Francisco Sánchez Soberón

ASSESSMENT OF THE HUMAN HEALTH RISKS AND TOXICITY ASSOCIATED TO PARTICLES (PM10, PM2.5 AND PM1), ORGANIC POLLUTANTS AND METALS AROUND CEMENT PLANTS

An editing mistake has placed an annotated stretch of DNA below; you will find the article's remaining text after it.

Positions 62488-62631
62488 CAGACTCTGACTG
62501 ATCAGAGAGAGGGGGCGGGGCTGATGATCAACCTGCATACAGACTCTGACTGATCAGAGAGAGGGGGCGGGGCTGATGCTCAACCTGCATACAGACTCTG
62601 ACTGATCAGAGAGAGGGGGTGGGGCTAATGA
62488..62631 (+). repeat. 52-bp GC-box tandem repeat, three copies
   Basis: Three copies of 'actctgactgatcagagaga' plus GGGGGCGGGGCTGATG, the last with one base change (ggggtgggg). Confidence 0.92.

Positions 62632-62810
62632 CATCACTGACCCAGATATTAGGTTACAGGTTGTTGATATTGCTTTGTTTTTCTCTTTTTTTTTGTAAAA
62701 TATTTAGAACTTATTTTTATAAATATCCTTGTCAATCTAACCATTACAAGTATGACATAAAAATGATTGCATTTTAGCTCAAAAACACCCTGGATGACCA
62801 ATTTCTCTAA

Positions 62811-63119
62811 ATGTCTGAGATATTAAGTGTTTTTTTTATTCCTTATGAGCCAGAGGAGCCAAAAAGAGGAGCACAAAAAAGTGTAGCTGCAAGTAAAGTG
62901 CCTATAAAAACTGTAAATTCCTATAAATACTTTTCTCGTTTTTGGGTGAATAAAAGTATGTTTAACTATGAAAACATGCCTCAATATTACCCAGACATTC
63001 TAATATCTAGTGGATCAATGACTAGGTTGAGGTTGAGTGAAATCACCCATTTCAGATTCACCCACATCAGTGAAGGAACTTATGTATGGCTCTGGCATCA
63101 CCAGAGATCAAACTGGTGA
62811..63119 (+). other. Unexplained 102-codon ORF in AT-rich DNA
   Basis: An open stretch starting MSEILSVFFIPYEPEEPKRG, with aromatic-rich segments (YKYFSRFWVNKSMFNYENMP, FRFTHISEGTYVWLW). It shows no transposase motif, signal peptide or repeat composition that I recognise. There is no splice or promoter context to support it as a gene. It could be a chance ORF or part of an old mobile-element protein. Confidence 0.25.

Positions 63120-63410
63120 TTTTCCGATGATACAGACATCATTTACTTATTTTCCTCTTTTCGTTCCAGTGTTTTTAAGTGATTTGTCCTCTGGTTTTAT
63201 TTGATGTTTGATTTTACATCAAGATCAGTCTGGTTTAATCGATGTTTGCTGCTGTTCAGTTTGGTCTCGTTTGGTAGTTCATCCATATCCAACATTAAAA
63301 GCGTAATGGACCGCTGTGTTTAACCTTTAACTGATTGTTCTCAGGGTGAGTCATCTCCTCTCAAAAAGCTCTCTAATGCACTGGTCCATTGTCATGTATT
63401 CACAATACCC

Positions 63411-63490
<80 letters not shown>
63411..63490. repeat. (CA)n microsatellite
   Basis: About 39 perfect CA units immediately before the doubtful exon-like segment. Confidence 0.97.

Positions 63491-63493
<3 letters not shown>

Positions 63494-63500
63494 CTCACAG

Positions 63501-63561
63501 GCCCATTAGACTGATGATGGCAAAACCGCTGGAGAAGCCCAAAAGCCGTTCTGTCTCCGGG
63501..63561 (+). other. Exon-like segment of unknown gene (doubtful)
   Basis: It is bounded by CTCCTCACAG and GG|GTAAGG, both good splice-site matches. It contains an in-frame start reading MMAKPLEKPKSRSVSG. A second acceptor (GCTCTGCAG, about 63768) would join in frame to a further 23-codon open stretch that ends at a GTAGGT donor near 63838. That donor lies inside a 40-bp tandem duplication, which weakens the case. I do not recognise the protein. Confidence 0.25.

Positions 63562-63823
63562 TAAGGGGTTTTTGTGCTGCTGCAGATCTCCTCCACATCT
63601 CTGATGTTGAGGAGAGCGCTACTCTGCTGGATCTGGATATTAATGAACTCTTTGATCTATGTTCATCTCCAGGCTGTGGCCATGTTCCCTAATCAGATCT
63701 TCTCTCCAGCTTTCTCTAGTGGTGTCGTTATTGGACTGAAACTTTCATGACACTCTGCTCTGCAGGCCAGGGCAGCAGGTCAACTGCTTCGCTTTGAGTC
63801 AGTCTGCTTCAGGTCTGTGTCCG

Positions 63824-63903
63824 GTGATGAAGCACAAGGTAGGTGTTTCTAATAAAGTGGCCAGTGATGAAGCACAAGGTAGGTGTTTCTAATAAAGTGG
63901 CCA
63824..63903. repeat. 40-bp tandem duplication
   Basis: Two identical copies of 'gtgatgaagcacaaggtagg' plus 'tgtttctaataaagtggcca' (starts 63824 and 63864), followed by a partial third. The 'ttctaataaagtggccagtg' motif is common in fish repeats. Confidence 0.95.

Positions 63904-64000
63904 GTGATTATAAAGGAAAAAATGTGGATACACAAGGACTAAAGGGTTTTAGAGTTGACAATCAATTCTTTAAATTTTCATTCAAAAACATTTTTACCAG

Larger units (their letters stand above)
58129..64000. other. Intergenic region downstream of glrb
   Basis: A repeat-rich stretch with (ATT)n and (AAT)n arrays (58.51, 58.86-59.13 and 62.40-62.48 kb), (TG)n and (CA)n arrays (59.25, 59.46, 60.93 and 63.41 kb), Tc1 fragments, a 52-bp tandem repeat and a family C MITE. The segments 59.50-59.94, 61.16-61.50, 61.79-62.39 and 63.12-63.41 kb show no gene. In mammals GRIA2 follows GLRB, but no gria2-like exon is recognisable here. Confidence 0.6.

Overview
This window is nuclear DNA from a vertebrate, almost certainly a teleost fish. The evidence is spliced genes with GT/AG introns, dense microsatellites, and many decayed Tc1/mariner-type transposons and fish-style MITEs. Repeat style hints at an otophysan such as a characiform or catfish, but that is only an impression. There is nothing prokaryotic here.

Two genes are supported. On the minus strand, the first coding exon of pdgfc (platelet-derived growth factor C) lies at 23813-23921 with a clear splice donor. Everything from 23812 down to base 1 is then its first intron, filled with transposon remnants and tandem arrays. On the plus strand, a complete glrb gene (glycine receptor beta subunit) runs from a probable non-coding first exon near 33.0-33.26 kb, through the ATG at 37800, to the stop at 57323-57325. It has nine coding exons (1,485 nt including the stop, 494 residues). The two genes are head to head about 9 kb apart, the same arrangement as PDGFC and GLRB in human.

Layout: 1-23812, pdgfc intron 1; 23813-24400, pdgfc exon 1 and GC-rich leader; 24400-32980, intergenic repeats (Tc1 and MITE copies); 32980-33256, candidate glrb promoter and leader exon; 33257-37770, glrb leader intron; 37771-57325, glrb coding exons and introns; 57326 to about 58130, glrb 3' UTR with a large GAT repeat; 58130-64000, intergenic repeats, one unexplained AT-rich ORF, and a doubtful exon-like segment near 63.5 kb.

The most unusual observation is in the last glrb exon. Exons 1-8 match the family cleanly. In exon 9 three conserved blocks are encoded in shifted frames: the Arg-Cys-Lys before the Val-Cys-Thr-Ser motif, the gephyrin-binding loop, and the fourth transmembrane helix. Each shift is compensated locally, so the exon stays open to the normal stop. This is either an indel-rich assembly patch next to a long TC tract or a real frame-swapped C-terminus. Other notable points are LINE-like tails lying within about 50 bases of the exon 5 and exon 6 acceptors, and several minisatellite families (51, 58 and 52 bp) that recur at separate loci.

Particulate matter (PM) is the most dangerous air pollutant for human health. Particulate matter is composed of solid and liquid particles floating in the air and having different size and chemical composition. PMs are usually classified according to their size. Thus, those with a diameter smaller than 10 ?m are named PM10, those smaller than 2.5 ?m are known as PM2.5, and those smaller than 1 ?m are referred as PM1. Cement plants are one of the industries traditionally recognized as sources of PM. Although there are numerous studies dedicated to PM around cement factories, they tend to focus on PM10, ignoring the importance of smaller PM, which can reach deeper areas of the respiratory system. In the present thesis PM10, PM2.5 and PM1 were collected in an area influenced by a cement plant in different seasons. Subsequently, a physicochemical characterization of these particles was carried out to study their inhalation risks and the cement plant’s contribution to the total environmental PM. In addition, to evaluate their toxicity part of these particles was dedicated to performing in-vitro tests with respiratory cells. The highest PM levels were recorded in winter. In addition, it was found that more than 60% of the respirable particles are PM1. This last fraction contained the highest levels of some heavy metals and polycyclic hydrocarbons, presenting the greatest risks for the population. In-vitro tests revealed that the fine fraction (PM2.5) resulted in a higher overall toxicity than PM10. Finally, the contribution of the cement company to the total environmental PM was clear and dependent on the productive state of the plant. The results of this thesis highlight the importance of studying fine particles (PM2.5 and PM1) in environments influenced by cement factories.

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